Temperatures are beginning to warm, and summer is right around the corner. If you’ve waited until now to research what type of air conditioner is best for installation in your home, chances are that you need it quickly, right?
We get it! However, an air conditioner purchase is one of those investments that you really shouldn’t rush into. Buying the first air conditioner you see that seems decent and fits your budget could potentially leave you with cooling inefficiencies or even an improperly installed air conditioner altogether.
If you’re still reading, though, we’re going to guess that you already understand that this shouldn’t be a hasty decision for you. So, read on! Below, we’ve uncovered the different kinds of air conditioning systems we provide, and how you could benefit from each one.
Central Air Conditioning
Also referred to as split-system air conditioners, central air conditioning systems are still the most commonly seen type of cooling system in homes throughout our area, and even throughout the country.
One of these systems includes a single outdoor unit hooked up to a single indoor unit, which has a series of ductwork that distributes chilled air into all the rooms of your living space.
There have been a number of advancements in HVAC technology over the years, and you might even wonder if it’s worth exploring the central air conditioner as an option. Aren’t these systems outdated?
Actually, no, not at all.
The central air conditioning system is still a very popular choice for homeowners, especially since today’s models come with even more features, such as variable speed fans that help you save energy. Today’s models are more efficient than those of even just a decade ago.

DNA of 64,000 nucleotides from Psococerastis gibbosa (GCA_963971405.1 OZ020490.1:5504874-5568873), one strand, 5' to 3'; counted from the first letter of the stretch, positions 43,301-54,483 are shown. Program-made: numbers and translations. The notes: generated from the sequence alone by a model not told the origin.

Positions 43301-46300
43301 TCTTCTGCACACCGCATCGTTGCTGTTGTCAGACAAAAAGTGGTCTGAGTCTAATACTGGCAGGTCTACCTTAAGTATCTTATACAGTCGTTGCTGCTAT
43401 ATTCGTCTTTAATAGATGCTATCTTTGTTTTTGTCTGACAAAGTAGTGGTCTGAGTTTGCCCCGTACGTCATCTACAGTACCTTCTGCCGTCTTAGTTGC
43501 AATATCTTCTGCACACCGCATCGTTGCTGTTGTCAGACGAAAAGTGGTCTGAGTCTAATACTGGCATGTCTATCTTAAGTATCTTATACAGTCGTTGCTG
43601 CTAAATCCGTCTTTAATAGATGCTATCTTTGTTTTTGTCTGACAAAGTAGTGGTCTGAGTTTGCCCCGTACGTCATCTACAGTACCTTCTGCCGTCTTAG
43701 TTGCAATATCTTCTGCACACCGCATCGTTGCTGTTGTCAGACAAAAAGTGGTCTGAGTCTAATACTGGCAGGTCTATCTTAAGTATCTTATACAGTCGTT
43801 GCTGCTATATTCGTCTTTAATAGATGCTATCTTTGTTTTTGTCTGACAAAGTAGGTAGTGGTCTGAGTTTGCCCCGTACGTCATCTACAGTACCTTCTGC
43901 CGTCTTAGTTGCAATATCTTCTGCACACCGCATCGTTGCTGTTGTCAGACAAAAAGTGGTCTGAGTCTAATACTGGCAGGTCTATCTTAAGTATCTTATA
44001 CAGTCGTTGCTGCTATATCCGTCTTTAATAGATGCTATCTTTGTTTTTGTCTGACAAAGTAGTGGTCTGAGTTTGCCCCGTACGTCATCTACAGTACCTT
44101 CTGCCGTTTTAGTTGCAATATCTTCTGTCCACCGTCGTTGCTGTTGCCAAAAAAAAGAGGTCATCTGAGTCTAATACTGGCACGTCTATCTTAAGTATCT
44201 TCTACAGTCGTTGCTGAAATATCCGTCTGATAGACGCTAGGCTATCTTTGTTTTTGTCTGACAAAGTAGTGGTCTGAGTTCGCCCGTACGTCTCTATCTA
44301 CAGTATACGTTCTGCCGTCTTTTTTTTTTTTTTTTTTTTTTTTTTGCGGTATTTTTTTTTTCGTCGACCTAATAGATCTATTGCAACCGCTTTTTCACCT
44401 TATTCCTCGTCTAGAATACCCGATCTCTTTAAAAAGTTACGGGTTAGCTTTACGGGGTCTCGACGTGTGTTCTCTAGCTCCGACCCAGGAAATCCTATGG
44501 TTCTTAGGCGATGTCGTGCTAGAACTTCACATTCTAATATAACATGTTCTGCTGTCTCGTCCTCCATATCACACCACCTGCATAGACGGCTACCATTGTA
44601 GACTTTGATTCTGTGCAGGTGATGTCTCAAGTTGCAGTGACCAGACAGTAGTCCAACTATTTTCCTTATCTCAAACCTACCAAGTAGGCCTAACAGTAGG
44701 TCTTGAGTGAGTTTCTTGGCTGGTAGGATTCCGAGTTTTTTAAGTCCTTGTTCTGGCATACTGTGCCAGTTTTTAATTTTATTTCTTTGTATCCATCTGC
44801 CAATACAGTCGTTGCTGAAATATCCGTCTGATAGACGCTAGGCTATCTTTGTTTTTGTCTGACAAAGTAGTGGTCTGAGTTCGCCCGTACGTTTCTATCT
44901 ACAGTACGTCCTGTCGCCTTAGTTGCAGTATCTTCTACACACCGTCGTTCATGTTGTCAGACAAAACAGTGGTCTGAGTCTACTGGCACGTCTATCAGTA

A heat pump system works a lot like the traditional central air conditioner. The registers within your living space draw out hot air, which gets exhausted outside via the compressor unit of your air conditioner. The air from outside travels over the coils within the system, which have refrigerant in them to chill that air.
Then, the cooled air gets returned into your living space through the room vents.
So, what’s the difference? Well, the refrigerant process in a heat pump system can be reversed, so that not only are you able to get powerful and effective cooling, but you can get efficient heating from the system as well.
Dual Fuel Systems
A heat pump system does have one drawback. When temperatures outside get too cold, a heat pump will struggle to find enough warm air outside to pull in, in order to heat your home. This is where a dual fuel system comes in.
There is a backup furnace connected to your heat pump, and it automatically turns on when temperatures dip below a certain point, for maximum efficiency.
This setup is called a dual fuel system, because it’s using the electricity of the heat pump, and the natural gas of a furnace.
As the name implies, a ductless system requires no ductwork in order to do its job. It operates on heat pump technology, able to provide you with both cooling and heat, and has individual air handlers that can be controlled independently of one another.
These systems are space-saving and also save energy (and therefore money!) Please don’t hesitate to reach out to our team for more info!